Amino acids (AA) are not only used for protein synthesis, but are precursors of a multitude of biologically active substances. Among them are, for instance, hormones and neurotransmitters like thyroxine, adrenaline, noradrenaline, acetylcholine, glutamate, and y-amino butyric acid. In order to maintain a continuous supply for synthesis of these compounds, as well as proteins, control mechanisms are crucial.
The central site of this control is the liver. Postprandially, the liver degrades a significant portion of the incoming AA, converting the N into urea for excretion (see below). Approximately a third of the AA are used for synthesis of liver and plasma proteins. Regulation of these catabolic and anabolic pathways is so tight that even a protein-rich meal leads to only a slight increase in plasma AA concentrations.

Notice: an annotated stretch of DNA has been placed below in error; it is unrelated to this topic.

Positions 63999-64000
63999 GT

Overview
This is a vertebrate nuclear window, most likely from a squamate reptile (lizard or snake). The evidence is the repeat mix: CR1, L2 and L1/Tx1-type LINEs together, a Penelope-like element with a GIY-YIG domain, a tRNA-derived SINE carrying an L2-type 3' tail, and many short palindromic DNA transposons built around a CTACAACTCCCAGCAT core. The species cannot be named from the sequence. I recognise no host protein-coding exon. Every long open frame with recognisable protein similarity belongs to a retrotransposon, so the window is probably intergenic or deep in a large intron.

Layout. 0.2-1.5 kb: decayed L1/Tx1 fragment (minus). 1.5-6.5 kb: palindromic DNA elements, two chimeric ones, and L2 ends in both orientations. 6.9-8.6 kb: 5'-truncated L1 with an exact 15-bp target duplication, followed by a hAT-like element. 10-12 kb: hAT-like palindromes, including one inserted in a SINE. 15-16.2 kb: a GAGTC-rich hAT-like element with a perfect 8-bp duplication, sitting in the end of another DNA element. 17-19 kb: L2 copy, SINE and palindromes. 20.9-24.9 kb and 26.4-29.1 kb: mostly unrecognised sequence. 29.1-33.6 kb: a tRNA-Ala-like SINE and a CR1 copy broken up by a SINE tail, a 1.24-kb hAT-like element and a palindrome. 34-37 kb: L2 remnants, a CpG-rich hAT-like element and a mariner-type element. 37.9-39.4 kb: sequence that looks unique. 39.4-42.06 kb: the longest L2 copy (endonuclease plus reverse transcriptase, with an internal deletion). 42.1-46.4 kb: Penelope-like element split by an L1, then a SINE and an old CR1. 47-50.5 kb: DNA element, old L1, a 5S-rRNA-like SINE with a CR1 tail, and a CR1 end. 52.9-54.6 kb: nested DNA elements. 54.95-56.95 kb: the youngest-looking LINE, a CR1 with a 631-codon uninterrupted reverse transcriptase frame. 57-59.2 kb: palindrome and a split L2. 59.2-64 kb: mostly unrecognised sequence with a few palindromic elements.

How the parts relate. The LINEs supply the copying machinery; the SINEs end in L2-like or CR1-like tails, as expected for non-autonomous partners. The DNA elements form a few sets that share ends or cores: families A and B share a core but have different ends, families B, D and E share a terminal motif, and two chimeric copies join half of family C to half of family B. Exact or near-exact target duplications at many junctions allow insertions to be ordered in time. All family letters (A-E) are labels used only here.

Approximately 70 % of the increase in plasma AA is due to branched-chain AA (Val, Leu, Ile) since the liver is unable to transaminate them. These AA can be transaminated in muscle, brain, and kidneys, though, making them highly significant for the metabolism of those organs. For instance, they inhibit a specific glutamine membrane transporter in skeletal muscle. The resulting increase in intracellular Gln may be a signal that initiates muscle protein synthesis.
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